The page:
Wednesday, March 11, 2015

Newly Open Access Research: Tree-Ring Research

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Tree-Ring Research
Print ISSN: 1536-1098
Online ISSN: 2162-4585
The Tree-Ring Society was founded in 1935 by A.E. Douglass and several archaeological colleagues at the third Tree-Ring Conference in Santa Fe, New Mexico. Douglass and the new science of dendrochronology had recently won worldwide acclaim by providing precise dates for construction of many of the great pueblo villages of the southwestern US. The first issue of the TREE-RING BULLETIN was published the year before, and Douglass was elected as the first President of the new society dedicated to strengthening the fledging discipline of dendrochronology. During the following years, the Society maintained a very close relationship with the Laboratory of Tree-Ring Research at the University of Arizona in Tucson, founded by Douglass in 1937.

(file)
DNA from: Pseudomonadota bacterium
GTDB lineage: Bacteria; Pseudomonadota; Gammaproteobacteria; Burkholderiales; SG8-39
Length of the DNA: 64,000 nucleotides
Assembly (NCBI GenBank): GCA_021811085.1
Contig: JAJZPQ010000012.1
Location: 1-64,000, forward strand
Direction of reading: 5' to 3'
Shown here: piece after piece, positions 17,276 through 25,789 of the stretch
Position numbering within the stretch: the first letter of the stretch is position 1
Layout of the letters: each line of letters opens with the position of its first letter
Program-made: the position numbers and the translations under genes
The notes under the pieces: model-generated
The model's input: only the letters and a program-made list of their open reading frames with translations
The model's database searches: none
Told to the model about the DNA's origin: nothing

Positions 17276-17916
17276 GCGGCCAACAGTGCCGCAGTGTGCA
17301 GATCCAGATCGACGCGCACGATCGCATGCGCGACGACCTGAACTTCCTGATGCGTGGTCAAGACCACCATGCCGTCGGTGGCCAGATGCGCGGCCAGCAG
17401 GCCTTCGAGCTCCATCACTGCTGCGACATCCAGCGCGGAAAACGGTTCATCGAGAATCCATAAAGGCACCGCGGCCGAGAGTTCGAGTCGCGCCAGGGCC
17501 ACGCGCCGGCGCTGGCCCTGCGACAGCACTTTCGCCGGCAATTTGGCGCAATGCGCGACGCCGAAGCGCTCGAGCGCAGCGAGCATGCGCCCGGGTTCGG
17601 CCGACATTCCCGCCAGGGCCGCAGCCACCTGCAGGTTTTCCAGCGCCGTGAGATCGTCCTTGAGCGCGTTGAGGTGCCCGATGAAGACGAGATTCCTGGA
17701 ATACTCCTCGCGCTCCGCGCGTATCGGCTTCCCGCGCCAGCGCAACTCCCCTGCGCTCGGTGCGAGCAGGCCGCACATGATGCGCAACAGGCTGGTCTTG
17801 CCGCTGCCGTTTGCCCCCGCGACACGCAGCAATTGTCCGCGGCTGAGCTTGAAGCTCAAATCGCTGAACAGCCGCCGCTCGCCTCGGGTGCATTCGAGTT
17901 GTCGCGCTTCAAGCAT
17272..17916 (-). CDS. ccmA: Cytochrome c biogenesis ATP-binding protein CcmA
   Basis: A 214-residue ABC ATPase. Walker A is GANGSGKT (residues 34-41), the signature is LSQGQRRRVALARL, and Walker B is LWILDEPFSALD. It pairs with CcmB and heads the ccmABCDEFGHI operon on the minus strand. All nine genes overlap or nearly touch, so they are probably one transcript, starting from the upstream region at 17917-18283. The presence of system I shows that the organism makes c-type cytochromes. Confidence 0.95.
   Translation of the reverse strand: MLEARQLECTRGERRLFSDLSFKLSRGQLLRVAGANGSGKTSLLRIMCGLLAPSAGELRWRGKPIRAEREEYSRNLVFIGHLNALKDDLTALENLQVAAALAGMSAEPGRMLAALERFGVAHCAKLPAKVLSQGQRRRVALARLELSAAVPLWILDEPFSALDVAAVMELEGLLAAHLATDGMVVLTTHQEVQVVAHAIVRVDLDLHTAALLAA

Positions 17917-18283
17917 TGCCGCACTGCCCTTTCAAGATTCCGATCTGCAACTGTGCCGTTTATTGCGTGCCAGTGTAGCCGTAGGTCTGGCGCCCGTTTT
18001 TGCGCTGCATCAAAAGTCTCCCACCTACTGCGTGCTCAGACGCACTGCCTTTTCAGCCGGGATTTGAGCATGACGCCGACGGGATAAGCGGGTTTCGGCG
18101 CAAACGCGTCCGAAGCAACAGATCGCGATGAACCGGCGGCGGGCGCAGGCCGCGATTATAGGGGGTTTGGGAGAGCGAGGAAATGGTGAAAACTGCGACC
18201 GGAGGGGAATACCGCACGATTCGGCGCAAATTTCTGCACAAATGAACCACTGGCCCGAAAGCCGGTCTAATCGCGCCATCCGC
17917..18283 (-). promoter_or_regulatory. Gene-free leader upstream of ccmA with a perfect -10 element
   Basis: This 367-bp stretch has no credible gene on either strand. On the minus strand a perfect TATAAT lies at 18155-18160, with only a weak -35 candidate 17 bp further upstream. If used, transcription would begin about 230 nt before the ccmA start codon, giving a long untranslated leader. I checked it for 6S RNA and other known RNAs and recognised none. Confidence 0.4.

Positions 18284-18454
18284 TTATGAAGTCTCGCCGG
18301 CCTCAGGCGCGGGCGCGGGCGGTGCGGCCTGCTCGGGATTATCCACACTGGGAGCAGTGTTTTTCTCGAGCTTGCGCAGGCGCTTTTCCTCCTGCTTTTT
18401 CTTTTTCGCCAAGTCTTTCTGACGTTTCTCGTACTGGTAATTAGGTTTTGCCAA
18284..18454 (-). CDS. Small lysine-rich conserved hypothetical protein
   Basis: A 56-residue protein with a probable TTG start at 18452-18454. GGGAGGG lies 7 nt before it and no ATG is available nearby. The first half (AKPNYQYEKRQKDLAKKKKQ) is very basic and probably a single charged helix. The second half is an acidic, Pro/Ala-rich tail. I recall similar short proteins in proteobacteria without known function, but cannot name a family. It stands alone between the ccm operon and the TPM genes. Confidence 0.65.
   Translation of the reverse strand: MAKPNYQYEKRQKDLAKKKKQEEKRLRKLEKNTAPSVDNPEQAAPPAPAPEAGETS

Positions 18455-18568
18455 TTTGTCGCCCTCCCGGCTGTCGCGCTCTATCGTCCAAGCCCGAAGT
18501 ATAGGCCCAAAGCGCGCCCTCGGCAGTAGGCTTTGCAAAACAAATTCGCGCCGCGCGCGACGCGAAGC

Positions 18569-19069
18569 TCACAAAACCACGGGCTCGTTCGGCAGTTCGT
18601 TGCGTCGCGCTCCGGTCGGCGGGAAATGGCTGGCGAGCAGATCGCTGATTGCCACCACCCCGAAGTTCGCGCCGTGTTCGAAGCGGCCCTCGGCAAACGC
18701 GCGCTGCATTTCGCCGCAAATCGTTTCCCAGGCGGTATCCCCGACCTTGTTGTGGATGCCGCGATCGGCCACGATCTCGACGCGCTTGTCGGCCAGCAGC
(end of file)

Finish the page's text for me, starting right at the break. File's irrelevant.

Dendrochronology today consists of numerous laboratories and individual scientists that benefit from a professional association that serves as a conduit for the latest news of the discipline and serves to promote tree-ring research to the larger scientific community. The membership of the Society is reflective of the global nature of contemporary tree-ring research.

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